A container<bool>.   The Committee made provision for the space savings possible with that (N/8) usage previously mentioned, so that you don't have to do wasteful things like Container<char> or Container<short int>. Specifically, vector<bool> is required to be specialized for that space savings.

The problem is that vector<bool> doesn't behave like a normal vector anymore. There have been recent journal articles which discuss the problems (the ones by Herb Sutter in the May and July/August 1999 issues of C++ Report cover it well). Future revisions of the ISO C++ Standard will change the requirement for vector<bool> specialization. In the meantime, deque<bool> is recommended (although its behavior is sane, you probably will not get the space savings, but the allocation scheme is different than that of vector).

Extremely weird solutions.   If you have access to the compiler and linker at runtime, you can do something insane, like figuring out just how many bits you need, then writing a temporary source code file. That file contains an instantiation of bitset for the required number of bits, inside some wrapper functions with unchanging signatures. Have your program then call the compiler on that file using Position Independant Code, then open the newly-created object file and load those wrapper functions. You'll have an instantiation of bitset<N> for the exact N that you need at the time. Don't forget to delete the temporary files. (Yes, this can be, and has been, done.)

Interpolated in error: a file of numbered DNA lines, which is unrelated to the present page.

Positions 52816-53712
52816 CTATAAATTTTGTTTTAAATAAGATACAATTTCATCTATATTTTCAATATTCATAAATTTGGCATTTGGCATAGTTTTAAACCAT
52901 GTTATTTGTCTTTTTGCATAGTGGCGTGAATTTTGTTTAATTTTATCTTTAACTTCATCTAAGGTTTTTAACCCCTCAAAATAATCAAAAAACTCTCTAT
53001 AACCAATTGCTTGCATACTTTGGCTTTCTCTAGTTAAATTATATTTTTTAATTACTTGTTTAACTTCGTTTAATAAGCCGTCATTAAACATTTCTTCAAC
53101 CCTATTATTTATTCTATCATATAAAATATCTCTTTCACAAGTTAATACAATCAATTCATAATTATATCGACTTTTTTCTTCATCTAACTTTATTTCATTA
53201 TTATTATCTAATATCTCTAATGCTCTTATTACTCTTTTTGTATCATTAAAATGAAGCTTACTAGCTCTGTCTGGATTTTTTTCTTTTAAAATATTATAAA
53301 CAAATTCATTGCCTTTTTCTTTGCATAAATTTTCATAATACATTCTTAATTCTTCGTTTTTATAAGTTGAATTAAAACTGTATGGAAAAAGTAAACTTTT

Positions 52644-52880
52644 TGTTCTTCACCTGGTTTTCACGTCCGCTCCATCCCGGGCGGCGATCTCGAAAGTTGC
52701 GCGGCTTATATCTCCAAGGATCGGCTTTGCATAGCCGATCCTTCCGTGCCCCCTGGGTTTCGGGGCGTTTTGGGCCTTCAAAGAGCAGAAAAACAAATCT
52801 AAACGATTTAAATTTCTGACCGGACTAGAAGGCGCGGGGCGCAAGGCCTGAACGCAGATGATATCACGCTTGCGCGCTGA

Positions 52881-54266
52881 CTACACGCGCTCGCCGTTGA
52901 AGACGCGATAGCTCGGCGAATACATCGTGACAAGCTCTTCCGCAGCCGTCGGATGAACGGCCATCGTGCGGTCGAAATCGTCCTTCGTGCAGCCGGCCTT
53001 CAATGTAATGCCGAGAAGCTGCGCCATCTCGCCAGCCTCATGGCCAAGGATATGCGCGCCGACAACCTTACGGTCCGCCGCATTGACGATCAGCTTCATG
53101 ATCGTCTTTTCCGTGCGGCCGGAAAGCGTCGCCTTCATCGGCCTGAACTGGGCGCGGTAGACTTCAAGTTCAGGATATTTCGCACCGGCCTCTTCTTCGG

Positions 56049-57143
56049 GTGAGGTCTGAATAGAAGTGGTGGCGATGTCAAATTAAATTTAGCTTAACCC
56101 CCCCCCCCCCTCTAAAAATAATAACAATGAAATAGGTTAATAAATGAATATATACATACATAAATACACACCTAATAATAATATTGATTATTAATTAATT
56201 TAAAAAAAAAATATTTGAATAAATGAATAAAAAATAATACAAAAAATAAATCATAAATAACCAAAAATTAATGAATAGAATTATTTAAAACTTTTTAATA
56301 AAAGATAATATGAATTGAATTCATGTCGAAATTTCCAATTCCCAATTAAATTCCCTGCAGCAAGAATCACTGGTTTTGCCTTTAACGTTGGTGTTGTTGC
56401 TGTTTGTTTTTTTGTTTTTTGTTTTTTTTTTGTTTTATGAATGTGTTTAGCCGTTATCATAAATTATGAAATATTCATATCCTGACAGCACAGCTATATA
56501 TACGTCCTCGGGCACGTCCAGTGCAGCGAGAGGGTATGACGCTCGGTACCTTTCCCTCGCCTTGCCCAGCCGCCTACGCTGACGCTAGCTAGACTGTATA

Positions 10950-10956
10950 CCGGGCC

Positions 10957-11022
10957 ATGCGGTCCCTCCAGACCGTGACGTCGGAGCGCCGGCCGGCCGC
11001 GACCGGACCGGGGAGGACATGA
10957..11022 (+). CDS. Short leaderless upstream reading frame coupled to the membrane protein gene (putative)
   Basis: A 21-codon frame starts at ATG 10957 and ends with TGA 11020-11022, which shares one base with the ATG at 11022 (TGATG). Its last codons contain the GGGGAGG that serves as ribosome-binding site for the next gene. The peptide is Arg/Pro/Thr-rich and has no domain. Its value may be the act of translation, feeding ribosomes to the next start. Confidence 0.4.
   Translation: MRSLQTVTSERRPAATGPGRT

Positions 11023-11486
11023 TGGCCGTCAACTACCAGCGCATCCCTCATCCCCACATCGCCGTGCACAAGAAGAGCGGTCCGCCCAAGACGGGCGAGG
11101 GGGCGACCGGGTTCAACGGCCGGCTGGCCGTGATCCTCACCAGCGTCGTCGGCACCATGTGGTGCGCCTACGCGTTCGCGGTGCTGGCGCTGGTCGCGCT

This would be the approach of either a visionary genius or a raving lunatic, depending on your programming and management style. Probably the latter.

Which of the above techniques you use, if any, are up to you and your intended application. Some time/space profiling is indicated if it really matters (don't just guess). And, if you manage to do anything along the lines of the third category, the author would love to hear from you...

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Containers and multithreading